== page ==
A Missed Opportunity:
Connecting homeless children to child care.

By Abigail Kramer

New York City sponsors hundreds of publicly funded daycare and preschool programs for low-income children.

In theory, they should be invaluable resources for homeless families with infants and toddlers. In practice, however, homeless parents may never hear about them, or may face insurmountable obstacles to getting their children enrolled.

“Child care tends to be a big barrier for homeless families,” says Linda Bazerjian, the director for external affairs at the Institute for Children, Poverty and Homelessness. Some shelters have onsite child care. For example, Women In Need provides families at their 10 shelters with developmentally therapeutic programs that screen children for delays. Other programs have ad hoc centers where staff will babysit children for a few hours. Many have nothing.

High-quality programs free parents to work or go to appointments while providing kids with stable places to grow and learn. “Children in these situations can start out behind in many ways,” Bazerjian says. Good child care can “get them to the same level as their peers.”

Helping children overcome barriers is precisely the goal of the city’s early education system, EarlyLearnNYC. In the past two years, the city has spent close to $500 million to overhaul its network of child care providers, holding them to a higher set of quality requirements, including increased teacher-training and wrap-around supports for struggling families. The goal: ensuring that low-income kids get high quality services that prepare them for success in elementary school and beyond.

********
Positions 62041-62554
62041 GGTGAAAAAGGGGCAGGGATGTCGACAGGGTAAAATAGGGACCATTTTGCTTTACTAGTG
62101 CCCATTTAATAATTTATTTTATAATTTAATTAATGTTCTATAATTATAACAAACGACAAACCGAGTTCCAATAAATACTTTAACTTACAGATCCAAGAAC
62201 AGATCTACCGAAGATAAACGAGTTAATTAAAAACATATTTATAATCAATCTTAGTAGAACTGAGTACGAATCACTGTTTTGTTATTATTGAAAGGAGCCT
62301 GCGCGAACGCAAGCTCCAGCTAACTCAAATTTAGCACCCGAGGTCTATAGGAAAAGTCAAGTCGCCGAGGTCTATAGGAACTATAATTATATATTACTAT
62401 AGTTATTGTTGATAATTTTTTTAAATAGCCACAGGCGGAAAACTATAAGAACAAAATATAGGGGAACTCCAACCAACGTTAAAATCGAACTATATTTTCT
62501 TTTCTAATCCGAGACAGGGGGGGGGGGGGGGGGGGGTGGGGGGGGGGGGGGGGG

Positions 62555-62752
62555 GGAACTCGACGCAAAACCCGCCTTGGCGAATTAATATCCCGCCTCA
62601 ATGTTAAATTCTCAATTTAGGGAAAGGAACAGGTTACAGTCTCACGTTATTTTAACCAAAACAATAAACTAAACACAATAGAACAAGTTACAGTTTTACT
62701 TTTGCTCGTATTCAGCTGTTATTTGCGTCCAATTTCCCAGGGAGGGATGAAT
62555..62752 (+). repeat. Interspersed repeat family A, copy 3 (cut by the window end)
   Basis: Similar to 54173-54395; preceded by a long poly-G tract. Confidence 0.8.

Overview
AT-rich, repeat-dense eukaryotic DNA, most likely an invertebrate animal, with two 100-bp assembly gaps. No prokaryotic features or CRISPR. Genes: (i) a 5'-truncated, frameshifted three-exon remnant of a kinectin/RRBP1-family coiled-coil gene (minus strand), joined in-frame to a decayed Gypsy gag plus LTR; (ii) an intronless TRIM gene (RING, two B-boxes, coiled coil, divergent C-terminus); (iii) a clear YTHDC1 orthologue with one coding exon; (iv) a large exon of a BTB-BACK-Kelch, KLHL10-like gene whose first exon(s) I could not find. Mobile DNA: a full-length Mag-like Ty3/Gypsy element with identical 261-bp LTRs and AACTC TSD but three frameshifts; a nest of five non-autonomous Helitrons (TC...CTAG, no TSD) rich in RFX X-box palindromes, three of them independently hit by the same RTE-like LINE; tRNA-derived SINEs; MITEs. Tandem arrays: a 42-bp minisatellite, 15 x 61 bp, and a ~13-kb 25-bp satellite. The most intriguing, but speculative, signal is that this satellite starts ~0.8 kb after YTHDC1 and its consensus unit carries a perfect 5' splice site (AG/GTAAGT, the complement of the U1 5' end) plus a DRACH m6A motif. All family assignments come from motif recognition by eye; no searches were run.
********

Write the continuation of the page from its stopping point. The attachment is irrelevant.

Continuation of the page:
Advocates for homeless children, however, say that shelters often fail to help their clients take advantage of EarlyLearnNYC programs. “Because there’s been an incredible crush of families in the shelter system, all attention has been focused on finding permanent housing,” says Jennifer Pringle, the project director of NYS-TEACHS, a state-funded program designed to improve educational outcomes for homeless children. Other goals may never make it onto the priority list, she says.

In the summer of 2014, Pringle’s team worked with staff members from the Department of Homeless Services (DHS) and the Administration for Children’s Services (ACS), which runs the EarlyLearnNYC program, to educate homeless shelter providers about the benefits of high-quality early education. They also encouraged EarlyLearnNYC providers to recruit children from homeless shelters.

It’s difficult to gauge the success of that effort, however, since the city doesn’t track the number of homeless children enrolled in EarlyLearnNYC programs.

High-quality programs free parents to work or go to appointments while providing kids with stable places to grow and learn.

Even when homeless parents do make it to the door of an EarlyLearnNYC program, they may face a long and cumbersome paperwork enrollment process. Parents receiving federal cash assistance benefits are automatically eligible for subsidized child care programs, but the city’s benefits agency, the Human Resources Administration, doesn’t communicate eligibility information to the child care system—meaning that parents may need to go back and forth several times, seeking approval and documentation.

To make a real impact, Pringle says, DHS and ACS need to collaborate on a long-term plan to streamline enrollment for homeless families. Shelter staff should provide information about EarlyLearnNYC programs at every opportunity, including initial intake and case management meetings. EarlyLearnNYC programs should make presentations at shelters in their neighborhoods, and shelters should coordinate trips for parents to visit child care sites.

“The shelter system has a deep and lasting impact on kids,” Pringle says. The important question, she continues, is “how can it be a positive one? How can we better connect families, while they are in the shelter system, with the services they need